Tribute paid to Roscommon notables


THE FIRST TD recently declared elected in the Roscommon-South Leitrim constituency, Luke “Ming” Flanagan, was among those who attended a commemoration for a republican priest – and relative of his – at Dublin’s Glasnevin cemetery yesterday.

The priest, Fr Michael O’Flanagan, had recited prayers prior to the sitting of the first Dáil at Dublin’s Mansion House in January 1919. In the 1930s, he was one of the few Catholic priests in Ireland to support the Republican government in Spain. At the count centre in Roscommon town on the night he was elected, Mr Flanagan described it as an example of “history coming around to sting itself in the arse”.

This was a reference to Fr O’Flanagan, who had also campaigned on behalf of turf-cutters. In June 1915 the priest organised a turf-cutters’ assault on a bog in Co Sligo from which they were being excluded by authorities. He was moved from the parish by his bishop. Local people boarded up the church in his absence until he was allowed back, months later.

Also remembered at yesterday’s commemorations in Glasnevin, organised by the Roscommon Association, were Patrick Moran of Crossna near Boyle, who was executed 90 years ago on March 14th, 1921, and Fenian leader Edward Duffy of Ballaghaderreen and Loughglynn, who died in 1868 while in jail for treason at Millbank Prison in London.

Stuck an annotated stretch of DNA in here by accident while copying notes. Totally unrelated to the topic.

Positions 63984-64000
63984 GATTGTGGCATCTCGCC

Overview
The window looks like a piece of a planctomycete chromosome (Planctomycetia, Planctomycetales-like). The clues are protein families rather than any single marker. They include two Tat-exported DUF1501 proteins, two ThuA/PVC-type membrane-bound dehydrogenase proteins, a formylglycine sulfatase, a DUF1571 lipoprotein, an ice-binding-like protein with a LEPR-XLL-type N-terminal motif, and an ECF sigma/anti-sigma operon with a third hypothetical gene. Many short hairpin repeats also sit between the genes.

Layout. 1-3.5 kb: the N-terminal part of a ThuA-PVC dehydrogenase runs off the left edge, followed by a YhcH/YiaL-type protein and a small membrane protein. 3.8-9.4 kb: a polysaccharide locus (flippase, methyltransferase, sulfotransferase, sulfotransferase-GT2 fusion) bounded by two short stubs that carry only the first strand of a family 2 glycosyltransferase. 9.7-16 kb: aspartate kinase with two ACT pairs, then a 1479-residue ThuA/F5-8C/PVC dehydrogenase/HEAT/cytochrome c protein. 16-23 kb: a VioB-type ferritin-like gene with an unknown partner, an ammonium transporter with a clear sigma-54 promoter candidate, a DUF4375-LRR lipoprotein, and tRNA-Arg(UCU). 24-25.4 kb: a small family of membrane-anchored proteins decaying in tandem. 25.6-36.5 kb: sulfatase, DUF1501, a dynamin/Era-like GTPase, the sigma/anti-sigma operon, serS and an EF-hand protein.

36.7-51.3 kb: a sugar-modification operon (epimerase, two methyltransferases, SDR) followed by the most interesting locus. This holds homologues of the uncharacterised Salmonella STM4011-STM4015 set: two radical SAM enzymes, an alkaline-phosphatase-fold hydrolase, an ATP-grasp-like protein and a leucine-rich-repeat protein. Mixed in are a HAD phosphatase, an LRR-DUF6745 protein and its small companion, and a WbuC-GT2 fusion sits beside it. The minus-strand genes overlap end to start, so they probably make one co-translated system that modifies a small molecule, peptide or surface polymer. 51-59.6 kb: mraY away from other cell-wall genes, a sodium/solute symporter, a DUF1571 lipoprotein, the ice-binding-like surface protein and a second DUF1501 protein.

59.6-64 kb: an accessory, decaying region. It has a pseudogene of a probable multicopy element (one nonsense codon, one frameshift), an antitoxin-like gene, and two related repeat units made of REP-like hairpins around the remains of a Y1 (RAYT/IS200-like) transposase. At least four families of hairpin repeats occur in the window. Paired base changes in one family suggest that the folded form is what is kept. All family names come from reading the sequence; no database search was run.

A Mass for all three was celebrated in the cemetery chapel, and afterwards wreaths were laid on the three men’s graves.

Yesterday’s events also marked the beginnings of Patrick Moran Week, which will be launched in Dún Laoghaire Town Hall tonight by cathaoirleach of Dún Laoghaire-Rathdown Council, Cllr Lettie McCarthy. The week has been organised by the council, the Mandate trade union, local GAA clubs and the Roscommon Association.

Moran worked in Dún Laoghaire and Blackrock, where he was active in the trade union movement and became involved in the 1913 lock-out. He was hanged in 1921 following his disputed conviction for the shooting of two British agents in Mount Street, Dublin, on Bloody Sunday 1920.